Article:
Being mentally ill is a hard and dangerous journey.
I do not have the time to relate all that I have been up to this past day – or rather, I have much time but need to be resting and continuing my Bible study. At this present time I am having my stolen dinner 😉 and my borrowed chariot ( https://open.spotify.com/track/2jwQd3JoZk4obcyI18lMY9?si=jE1ylixPR92idPBMyeJp3Q ).
The journey this past day has been full of light and blessing. I received some hard discipline from dear brothers at church yesterday, both in the morning and evening. I am unsure if they realised how hard ot was or how fruitful it may prove to be. Who can truly know but God Himself? As for me I remember my prayer at the beginning of this journey: “As for me and my house, we will serve the LORD.”
Mental Illness and Fasting
Yet I suffer from a profound mental disorder. I began an Advent fast according in time to the Anglican calendar but according to strictness closer to a mix of Ethiopian Tewahedo and my own fleshly desires. According to the Eastern Orthodox teaching, the mentally ill are not only warned against the practice of fasting but are also usually precluded (forbidden) from doing so. During my period of Advent fast I spent much time in the psychiatric ward, and the resulting drunkeness on food, distressed souls I sought to help and the holiness of God within me caused great harm to those ill-equipped to cope. Yet my continuing hope, along with an intermittant faith and a love no-one really quite “gets” keeps me going. In short, I depend upon God; Father, Son and Holy Spirit and at times only brothers, sisters, mothers, fathers, friends and allies are able to provide for my most basic and vital spiritual and bodily necessities.
The Struggle Within and the Struggle Without
What is your own struggle? Is it to maintain a faith amongst the righteous when you are a sinner? Is it to cope with a self-righteousness which only a brother can nail down rightly? Is it to cope with an indwelling sin or the sins which others have placed upon you? As the Apostle Paul says: “We have been crucified with Christ.”
In his book Slave by John MacArthur he writes:
Slaves of Christ are to be “always abounding in the work of the Lord” (1 Cor 15:58), “trying to learn what is pleasing to the Lord” (Eph 5:10), and ever seeking to understand what the will of the Lord is” (Eph 5:17).Slave by John MacArthur. Copyright 2010. Published by Thomas Nelson
The mentally disturbed can rightly be called slaves of Christ if they routinely confess their sins, seek to “fight the good fight of faith” and remain in fellowship with the brethren within the Church. Yet it is a battle. A huge battle.
Advice, Hope and Limitations Learnt
I was advised by a dear brother and sister yesterday about being careful about what I post online. I have now largely abandoned Twitter and abandoned YouTube, radio and television some time ago due to the temptations and false teachings they brought. Yet I know others can find comfort in those things. So who can truly judge? God, and He alone.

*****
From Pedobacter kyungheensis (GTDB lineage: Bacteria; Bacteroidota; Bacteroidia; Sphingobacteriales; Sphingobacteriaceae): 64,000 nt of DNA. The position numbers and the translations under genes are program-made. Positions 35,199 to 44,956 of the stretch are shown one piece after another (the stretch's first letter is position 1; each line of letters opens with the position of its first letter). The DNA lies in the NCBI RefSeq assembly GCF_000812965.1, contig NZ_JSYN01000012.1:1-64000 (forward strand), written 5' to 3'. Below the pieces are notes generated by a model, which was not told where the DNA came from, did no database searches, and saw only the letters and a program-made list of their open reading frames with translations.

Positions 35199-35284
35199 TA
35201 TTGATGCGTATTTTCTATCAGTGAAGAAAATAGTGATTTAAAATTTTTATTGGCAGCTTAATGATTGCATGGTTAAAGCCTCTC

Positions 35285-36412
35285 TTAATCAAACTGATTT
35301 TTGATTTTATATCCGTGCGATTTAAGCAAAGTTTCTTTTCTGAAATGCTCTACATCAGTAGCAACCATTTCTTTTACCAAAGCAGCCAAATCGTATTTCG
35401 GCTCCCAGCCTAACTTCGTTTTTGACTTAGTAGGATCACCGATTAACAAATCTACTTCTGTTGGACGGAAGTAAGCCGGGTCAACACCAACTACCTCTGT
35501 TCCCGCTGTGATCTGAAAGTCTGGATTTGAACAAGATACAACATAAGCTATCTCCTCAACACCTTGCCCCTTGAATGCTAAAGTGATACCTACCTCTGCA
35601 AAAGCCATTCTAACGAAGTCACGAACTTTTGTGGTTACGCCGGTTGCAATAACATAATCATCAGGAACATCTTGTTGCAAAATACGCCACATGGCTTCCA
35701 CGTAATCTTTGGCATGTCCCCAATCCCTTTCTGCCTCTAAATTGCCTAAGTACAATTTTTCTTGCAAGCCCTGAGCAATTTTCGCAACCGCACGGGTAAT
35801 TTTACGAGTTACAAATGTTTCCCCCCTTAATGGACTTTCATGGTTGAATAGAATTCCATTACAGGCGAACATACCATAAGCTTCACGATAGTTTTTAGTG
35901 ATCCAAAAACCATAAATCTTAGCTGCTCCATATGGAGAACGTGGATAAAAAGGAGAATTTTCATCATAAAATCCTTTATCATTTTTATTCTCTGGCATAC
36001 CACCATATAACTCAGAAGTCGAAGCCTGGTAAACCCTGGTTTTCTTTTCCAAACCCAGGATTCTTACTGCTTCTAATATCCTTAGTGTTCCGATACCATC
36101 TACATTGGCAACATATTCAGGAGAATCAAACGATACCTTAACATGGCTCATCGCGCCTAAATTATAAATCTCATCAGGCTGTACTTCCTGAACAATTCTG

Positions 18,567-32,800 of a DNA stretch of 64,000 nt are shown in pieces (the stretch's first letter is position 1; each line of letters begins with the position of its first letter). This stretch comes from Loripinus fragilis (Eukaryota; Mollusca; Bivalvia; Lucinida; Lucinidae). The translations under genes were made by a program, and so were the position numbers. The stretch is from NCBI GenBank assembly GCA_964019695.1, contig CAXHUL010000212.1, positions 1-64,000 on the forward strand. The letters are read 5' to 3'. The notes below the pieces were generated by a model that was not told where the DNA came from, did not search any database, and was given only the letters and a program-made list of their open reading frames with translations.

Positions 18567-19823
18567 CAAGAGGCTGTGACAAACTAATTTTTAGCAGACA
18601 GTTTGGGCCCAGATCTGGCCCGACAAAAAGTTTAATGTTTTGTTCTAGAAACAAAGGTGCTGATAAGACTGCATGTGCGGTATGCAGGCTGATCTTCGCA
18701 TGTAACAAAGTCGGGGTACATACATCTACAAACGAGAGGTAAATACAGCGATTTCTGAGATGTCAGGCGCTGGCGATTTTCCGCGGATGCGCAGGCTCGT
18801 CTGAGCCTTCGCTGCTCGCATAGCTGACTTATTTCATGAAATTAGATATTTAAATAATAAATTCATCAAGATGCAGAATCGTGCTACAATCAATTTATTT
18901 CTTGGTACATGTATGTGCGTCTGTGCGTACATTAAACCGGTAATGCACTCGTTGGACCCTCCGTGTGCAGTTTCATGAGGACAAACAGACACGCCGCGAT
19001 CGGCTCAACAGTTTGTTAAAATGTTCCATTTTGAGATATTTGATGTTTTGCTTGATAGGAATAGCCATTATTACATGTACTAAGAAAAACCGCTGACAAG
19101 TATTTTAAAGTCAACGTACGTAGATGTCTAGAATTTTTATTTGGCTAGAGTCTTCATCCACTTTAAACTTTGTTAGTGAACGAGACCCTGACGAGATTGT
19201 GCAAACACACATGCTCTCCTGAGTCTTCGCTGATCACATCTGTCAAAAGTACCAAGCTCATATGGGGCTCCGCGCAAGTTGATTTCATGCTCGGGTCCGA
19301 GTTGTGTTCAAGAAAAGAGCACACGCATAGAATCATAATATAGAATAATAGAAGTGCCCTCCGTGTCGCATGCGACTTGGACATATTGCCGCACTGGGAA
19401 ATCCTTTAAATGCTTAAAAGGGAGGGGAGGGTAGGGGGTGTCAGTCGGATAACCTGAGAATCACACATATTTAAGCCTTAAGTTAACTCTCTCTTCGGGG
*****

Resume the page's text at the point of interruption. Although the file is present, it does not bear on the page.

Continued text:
I spent some of the afternoon of Monday with some very ill people. There was a disabled person, some Down’s Syndrome people, some with learning disabilities and some I discerned were truly possessed by demons. Yet there were saints with me, in uniforms and out. Not all who belong to Christ confess Him openly. Some live in catacombs of the shadows. And that is the role of the mentally disturbed people of Christ.
Holiness and the Winding River of Mental Ill Health
We are, according to Jesus Christ Himself and the writings of many – though far from all – of the historical saints, called to live lives to holiness and undefiled purity. This is acheived through the Cross of Christ, yet, as a brother evangelist told me, sometimes this is an up then a down and sometimes a down then an up.
Sometimes for those with ceratin conditions the road is far more narrow and winding: a great river or a narrow stream; one which flows out into the Oceans of Faith rather than leading upstream to the pleasurable springs of pure refreshment. Remember that the rivers and streams and seas were not always as polluted as they are now and the rivers and oceans of the true Faith shall never be full of dead fish and bones but that even the sea shall give up her dead.
The ill, the demonic and the saints I had to leave be. I spoke words of confession to a friend and servant, words of comfort (I hope) to an employee and made and offer to give low paid casual labour in return for their kind shelter they have been and I hope shall continue to offer me.
And I met two true brothers this past day. One openly. One a beautiful surprise which prompted me to remember the poor I had been forced to pass by whilst in town earlier.
I end my day of work greatly blessed, still hungry, still drinking water, tea and coffee and still smoking tobacco (though less now that was the case yesterday). And so, with my confessions and, I hope and pray, my encouragements done, I shall now seek to continue my Bible study.